A Time-Lapse Construction Video

August 7th, 2011

Shortly after I moved into my flat in Singapore about a year ago, I found out that right in my “back yard” a 70-story skyscraper (Altez) was breaking ground. I guess most people would be a little put out that their view is getting blocked, but actually I was quite excited (although, it was also interesting to watch the formerly visible shipyard load ships). I find construction sites to be fascinating and educational. However, I don’t have the time to just stare out my window all day, so with a little help from xobs I modded a chumby One and added a USB camera to it, and created a script that snaps a 1280×1024 jpeg of the scene once every 15 minutes. All that data is collated on a NAS and finally encoded into a viewable video using mencoder.

The construction has finally progressed to a point where “interesting” things are in sight, and I’m sharing the video in case you are also fascinated by construction sites. I’ve learned a few things, such as what those dimples are for on the internal pillars of tall buildings (they hold the scaffold in place as the building goes up), and that red thing at the top of the building is for pumping concrete flooring. Also, toward the end of the video you get an idea of how much the crane’s mast flexes during normal operation.

Support Aaron Swartz

July 22nd, 2011

Support Aaron Swartz by signing the on-line petition. Yet another abuse of copyright law.

I don’t know anybody who is fond of JSTOR. It’s a shame that here in the future, bodies of work built on a substantial amount of public funding can have such high barriers of access. I feel that barrier especially now that I’m out of academia; it’s very hard for me to do literature searches without paying an arm and a leg. Fact of the matter is that academics tend to be law-abiding citizens, but who makes the law, and is it right? Without asking questions or raising challenges, they are herded like sheep to be shorn. Kudos to Swartz for putting himself out there and taking the charge against the status quo.

Name That Ware July 2011

July 16th, 2011

The Ware for July 2011 is shown below. Click on the image for a much larger version.

It’s the summer of retro wares!

Also, if you haven’t read it yet, Phil Torrone wrote up a nice article about why every maker should learn chinese. I think his article is a nice juxtaposition to these cold-war relics. It puts into perspective how much the world has changed since the days of McCarthyism…

Winner, Name that Ware June 2011

July 16th, 2011

The ware for June 2011 is shown in context below.

“To make your good products better…” with a post mark of June 25, 1963 and addressed to Major Gilbert. Cave Johnson would be proud. This sales kit was mailed just two years after the introduction of commercial integrated circuits.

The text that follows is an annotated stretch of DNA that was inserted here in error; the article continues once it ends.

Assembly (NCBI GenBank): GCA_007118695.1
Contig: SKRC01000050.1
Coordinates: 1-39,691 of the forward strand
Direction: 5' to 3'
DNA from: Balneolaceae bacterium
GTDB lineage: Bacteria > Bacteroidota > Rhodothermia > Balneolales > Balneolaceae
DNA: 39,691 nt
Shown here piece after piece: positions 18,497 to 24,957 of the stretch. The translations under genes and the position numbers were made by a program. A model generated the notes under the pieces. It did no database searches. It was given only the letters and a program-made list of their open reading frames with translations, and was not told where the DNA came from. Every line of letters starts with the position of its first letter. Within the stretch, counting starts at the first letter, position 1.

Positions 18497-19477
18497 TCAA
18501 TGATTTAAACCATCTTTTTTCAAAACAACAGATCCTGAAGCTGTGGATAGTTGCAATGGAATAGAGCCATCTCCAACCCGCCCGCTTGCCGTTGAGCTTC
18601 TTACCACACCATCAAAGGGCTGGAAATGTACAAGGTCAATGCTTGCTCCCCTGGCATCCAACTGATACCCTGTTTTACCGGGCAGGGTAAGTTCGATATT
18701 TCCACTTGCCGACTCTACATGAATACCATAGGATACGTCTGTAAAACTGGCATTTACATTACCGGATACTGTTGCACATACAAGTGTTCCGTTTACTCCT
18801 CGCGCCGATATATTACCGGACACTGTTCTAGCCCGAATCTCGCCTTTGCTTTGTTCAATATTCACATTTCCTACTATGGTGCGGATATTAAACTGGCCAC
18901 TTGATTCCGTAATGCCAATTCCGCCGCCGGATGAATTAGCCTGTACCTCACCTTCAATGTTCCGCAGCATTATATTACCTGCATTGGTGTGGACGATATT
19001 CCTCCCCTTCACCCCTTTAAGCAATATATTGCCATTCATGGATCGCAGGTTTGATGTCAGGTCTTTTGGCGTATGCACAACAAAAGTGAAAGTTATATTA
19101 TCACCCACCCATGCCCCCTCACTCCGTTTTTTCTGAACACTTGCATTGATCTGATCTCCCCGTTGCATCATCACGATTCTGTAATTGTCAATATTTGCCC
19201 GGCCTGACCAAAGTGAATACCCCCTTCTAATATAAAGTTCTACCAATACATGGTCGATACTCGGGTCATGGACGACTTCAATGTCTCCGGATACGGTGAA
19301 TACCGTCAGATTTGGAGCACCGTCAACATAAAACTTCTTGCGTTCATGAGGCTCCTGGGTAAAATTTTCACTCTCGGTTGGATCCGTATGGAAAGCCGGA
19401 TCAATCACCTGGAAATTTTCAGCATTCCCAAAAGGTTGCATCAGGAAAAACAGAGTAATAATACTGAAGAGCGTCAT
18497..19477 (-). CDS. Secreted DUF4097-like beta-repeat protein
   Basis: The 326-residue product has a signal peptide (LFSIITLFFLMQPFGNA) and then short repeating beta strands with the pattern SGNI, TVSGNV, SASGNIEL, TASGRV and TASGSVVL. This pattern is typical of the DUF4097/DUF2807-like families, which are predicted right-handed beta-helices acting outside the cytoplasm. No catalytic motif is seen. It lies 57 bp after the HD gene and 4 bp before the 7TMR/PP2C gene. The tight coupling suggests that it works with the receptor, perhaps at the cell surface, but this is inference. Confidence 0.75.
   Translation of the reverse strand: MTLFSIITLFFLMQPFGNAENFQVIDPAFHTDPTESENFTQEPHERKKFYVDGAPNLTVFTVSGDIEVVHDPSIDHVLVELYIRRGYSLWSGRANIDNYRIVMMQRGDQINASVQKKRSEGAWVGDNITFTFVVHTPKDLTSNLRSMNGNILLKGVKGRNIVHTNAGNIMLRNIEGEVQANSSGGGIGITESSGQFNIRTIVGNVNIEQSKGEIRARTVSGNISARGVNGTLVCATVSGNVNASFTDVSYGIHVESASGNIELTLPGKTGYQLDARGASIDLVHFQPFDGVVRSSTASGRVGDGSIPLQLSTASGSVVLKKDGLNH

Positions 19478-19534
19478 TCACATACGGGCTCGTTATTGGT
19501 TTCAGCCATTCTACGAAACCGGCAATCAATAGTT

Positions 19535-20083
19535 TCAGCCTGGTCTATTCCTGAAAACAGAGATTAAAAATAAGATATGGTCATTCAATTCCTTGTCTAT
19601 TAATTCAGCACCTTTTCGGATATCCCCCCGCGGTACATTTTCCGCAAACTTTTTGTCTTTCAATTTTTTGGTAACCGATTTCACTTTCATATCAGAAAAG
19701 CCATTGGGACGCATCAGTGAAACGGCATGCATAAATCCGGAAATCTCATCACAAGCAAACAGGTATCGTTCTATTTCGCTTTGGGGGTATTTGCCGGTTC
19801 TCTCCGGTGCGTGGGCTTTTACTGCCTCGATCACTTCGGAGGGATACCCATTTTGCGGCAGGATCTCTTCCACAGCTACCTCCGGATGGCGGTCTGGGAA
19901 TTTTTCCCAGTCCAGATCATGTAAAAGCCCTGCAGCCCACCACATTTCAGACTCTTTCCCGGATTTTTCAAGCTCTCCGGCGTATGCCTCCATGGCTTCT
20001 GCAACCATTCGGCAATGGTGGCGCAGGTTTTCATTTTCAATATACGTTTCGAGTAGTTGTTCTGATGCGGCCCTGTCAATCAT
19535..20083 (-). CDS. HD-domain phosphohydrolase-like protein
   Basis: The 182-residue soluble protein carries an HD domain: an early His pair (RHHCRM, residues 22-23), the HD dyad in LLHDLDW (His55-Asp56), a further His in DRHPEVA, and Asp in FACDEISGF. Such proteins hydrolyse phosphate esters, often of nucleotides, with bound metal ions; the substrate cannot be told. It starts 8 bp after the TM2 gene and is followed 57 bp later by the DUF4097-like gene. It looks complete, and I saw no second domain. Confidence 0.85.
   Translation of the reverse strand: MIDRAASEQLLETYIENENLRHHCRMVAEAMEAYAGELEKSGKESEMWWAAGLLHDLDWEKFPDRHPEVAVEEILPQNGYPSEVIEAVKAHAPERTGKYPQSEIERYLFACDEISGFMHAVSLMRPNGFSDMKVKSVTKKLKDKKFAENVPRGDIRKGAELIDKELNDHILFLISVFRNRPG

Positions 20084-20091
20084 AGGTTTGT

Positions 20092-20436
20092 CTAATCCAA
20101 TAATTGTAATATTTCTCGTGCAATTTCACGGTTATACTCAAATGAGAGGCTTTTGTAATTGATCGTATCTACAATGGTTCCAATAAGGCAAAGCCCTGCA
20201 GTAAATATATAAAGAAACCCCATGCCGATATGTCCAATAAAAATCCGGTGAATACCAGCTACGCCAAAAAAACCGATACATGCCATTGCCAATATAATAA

Neither the box nor the packaging reveal what the part is; this is just a generic sales kit to educate engineers about this fabulous new “solid circuit semiconductor networks” technology (“SCSN” doesn’t roll off the tongue nearly as nicely as “IC”, although perhaps that’s what the SN stands for in the TI part numbering scheme for small logic devices). This makes judging a bit difficult.

My best guess is that this is a series 51 RCTL type chip. My initial thought was that it’s a dual 3-input NAND/NOR gate (SN514), due to the symmetry and the pattern of three similar devices on each side, but some of the readers pointed out that the crossed internal wirebonds could be indicative of a flip flop. The internal wirebond pattern is curious; certainly, it’s not unreasonable with just one layer of metal and diffusion for routing to call for internal wirebonds to assist with power distribution routing. It could be the case that it’s a 6-input NAND/NOR gate (SN513), where the construction is based upon the same diffusion pattern as the 3-input NAND/NOR gate, and the internal wirebonds are used to tie the necessary nodes together to put the transistors in parallel between the two half-circuits (which would be a way to make two part numbers from a single chip). This is a rare ware which, at the conclusion of the contest, we still do not have a definitive answer as to its function or part number.

Exercising my full right to be arbitrary in judging, I declare f4eru as the winner, because I found the links provided to be very helpful and interesting while researching the answer, particularly the compilation of retro circuits made by NASA. Congrats, email me for your prize!

Name that Ware June 2011

June 22nd, 2011

The Ware for June 2011 is below.

This one should be tougher than last month’s ware.